January 8th, 2010
How to Save a Life
January is National Blood Donor month. Although there are many committed blood donors like this man who traveled though harsh winter weather to donate his 160th pint of blood, donations are typically lower this time of year. I wanted to share the reasons why I donate blood and encourage you to donate, too.
I started donating blood about 15 years ago. I was recruited by a member of the New Jersey Blood Services. The New Jersey Blood Services has been fulfilling its commitment to the people of New Jersey by supplying blood products and services with quality and compassion. They serve approximately 60 New Jersey hospitals and conduct blood drives on a daily basis in 14 New Jersey counties. I have always been mindful of what a blessed life my family and I lead, and felt that this was my way of helping others; doing my part to make a difference.
Your chances of knowing someone who will need a donation is huge. A few years ago my good friend Elisabeth got the great news from her son on becoming a grandparent for the first time of twins. Unfortunately, the twins were born prematurely and barely weighing 2 pounds. They faced many medical obstacles and were in need of blood donations. I immediately volunteered to donate and am happy to report that 7 years later they are thriving. I feel a special connection to those two beautiful children and am grateful that I could help out. There is no better feeling and sense of self when helping others.
Some statistics from the Mayo Clinic indicate:
- That only 5 percent of eligible donors donate blood.
- Whole blood donors can donate every 56 days.
- 25 percent or more of us will need blood at least once in our lifetime.
- Each whole blood donation can help as many as three people.
Imagine that — helping three people with one pint of your blood. Be it a child, teen or adult someone may live another day with your simple act of donating blood.
The procedure to donate is an easy one — to start you fill out a form which includes your name, age, address and personal pertinent information. The next step a nurse takes your vital signs, temperature, heart rate, blood pressure and pricks your finger to check your iron level. If everything checks out you are then ready to donate. A phlebotomist administers the needle and in less than 30 minutes you donate a pint of blood. It’s as easy as 1…2…3.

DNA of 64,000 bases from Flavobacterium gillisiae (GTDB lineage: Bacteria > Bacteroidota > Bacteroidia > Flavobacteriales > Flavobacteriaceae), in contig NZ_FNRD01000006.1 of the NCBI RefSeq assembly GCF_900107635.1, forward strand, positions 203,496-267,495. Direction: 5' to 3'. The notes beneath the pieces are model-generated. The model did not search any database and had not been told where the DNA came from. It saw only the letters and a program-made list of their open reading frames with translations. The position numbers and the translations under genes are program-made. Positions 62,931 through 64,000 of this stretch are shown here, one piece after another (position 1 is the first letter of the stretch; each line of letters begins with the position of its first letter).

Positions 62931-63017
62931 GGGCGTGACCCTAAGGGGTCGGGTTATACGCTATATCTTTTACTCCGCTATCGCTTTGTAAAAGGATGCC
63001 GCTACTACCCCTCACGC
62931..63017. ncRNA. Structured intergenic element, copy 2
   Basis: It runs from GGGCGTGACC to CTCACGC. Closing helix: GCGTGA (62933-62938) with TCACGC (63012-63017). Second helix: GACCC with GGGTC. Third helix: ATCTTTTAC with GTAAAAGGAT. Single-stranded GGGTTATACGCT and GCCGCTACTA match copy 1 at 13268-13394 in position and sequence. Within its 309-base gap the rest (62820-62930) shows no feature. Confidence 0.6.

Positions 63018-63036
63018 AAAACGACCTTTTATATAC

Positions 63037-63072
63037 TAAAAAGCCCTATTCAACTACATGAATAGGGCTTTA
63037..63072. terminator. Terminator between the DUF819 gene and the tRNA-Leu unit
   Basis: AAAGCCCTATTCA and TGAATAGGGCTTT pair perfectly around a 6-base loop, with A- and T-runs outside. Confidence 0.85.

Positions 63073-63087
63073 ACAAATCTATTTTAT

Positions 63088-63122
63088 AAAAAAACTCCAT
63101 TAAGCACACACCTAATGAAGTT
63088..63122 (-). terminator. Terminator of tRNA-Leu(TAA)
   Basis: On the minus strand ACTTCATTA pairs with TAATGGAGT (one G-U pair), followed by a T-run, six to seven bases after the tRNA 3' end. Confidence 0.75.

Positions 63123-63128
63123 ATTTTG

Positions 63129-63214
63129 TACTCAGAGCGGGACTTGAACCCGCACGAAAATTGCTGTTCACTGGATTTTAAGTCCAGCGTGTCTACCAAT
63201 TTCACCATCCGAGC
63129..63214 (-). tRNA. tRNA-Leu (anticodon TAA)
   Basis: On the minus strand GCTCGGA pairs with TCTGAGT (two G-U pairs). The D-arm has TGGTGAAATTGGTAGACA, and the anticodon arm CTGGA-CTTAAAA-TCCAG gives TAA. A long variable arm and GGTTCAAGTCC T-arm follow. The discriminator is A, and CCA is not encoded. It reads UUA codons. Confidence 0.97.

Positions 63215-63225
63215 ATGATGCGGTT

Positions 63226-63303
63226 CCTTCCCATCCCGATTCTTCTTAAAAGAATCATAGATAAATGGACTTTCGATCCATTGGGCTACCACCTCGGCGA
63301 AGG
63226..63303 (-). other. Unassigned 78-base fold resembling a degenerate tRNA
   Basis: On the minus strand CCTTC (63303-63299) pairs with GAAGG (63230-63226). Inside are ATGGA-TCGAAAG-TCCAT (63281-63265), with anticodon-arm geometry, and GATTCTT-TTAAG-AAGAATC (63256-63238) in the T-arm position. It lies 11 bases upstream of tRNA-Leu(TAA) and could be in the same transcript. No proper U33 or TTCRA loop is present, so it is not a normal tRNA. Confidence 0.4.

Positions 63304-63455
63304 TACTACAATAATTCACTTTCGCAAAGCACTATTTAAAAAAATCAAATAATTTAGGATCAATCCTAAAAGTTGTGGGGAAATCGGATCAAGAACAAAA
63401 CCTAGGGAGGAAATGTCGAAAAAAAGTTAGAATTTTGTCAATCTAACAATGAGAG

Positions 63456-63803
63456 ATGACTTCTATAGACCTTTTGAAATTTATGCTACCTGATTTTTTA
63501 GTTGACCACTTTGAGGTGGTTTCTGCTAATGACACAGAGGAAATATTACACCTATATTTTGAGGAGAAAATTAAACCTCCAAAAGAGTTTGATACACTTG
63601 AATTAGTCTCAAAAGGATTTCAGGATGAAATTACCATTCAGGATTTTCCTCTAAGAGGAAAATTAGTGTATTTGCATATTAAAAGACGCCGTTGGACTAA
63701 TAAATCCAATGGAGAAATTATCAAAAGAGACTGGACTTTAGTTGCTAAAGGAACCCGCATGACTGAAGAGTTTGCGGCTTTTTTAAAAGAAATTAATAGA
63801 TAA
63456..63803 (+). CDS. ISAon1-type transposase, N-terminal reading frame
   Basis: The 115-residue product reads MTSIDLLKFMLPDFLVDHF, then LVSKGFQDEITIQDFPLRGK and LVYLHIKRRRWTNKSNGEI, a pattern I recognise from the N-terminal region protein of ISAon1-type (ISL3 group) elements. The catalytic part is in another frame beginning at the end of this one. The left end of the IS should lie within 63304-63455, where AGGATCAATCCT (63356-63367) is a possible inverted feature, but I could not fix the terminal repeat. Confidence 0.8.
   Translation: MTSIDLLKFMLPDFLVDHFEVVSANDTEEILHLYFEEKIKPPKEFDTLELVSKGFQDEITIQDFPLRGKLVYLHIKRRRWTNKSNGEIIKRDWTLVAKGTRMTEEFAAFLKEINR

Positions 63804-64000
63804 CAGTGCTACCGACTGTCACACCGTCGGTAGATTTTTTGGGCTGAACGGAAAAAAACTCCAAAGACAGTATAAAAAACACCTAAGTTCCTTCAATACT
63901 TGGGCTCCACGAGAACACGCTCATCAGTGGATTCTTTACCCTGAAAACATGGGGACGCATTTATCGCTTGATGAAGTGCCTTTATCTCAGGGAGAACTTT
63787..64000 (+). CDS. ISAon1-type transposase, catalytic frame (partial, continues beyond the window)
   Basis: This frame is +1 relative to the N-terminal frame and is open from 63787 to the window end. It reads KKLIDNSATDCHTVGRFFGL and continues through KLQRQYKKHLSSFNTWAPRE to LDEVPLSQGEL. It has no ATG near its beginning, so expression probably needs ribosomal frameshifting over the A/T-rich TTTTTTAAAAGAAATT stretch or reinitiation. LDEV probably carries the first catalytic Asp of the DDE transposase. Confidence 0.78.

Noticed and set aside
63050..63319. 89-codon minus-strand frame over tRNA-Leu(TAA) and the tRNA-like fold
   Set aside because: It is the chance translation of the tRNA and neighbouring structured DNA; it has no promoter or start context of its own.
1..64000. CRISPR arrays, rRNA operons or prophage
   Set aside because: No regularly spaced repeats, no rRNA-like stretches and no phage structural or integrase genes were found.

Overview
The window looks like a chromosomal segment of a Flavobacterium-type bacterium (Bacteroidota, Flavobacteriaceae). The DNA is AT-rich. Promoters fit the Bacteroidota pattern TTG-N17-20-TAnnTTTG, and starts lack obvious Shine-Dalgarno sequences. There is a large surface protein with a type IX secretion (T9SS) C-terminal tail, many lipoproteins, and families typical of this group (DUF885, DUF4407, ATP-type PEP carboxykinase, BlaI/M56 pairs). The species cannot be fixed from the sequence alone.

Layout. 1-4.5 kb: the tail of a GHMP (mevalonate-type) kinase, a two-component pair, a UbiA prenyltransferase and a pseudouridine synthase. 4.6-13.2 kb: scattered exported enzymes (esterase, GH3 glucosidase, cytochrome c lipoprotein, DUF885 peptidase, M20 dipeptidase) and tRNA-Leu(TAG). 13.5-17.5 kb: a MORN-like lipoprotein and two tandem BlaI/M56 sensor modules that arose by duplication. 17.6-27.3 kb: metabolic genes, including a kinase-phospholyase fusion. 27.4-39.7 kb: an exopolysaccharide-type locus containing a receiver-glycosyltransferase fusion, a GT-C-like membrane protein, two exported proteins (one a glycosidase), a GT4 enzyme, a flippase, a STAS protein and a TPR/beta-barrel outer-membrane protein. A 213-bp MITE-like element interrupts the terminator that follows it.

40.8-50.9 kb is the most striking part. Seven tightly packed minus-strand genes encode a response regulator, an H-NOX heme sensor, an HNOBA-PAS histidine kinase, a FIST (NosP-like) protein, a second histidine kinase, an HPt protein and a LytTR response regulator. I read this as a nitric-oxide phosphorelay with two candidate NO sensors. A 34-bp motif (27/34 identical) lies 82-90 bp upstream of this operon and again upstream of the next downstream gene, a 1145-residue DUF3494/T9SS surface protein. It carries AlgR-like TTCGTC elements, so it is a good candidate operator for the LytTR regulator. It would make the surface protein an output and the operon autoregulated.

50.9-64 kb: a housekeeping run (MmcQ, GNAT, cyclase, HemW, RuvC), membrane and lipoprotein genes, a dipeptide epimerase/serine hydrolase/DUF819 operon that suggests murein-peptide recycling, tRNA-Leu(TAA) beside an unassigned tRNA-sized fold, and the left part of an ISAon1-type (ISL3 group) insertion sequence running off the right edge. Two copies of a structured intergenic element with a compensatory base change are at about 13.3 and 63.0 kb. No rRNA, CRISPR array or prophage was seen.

Here are some ways that your blood donation would be used. The donation is separated into 3 components: red blood cells, platelets and plasma. Red blood cells are primarily used for cancer patients, hip replacements, liver transplants, anemic patients, ulcer patients and trauma victims. Platelets are used for cancer and leukemia patients. Plasma is mainly used for burn victims.
Like a lot of people I work with here, I feel we have a responsibility to the world community. I try to carry out many of those beliefs thorough volunteerism and blood donation. I am also a member of the Blood Committee at Johnson & Johnson. I am in charge of scheduling the volunteers to help at all our corporate drives, send reminder emails to donors before the drives and to help plan our annual Blood Donor Reception. The role of the volunteer is an important one –they welcome donors and help make their donation go as smoothly as possible. At Johnson & Johnson we hold 5 drives a year at each of our three campuses. The blood committee meets after every drive and one of our functions is to brainstorm ways to increase donations throughout the year. We try to encourage our fellow employees, family, friends and members of the community to donate blood.
In my mind, blood donation it is the easiest thing to do and the most rewarding – by donating blood you can save a life. I encourage everyone to roll up their sleeves and take part in donating blood.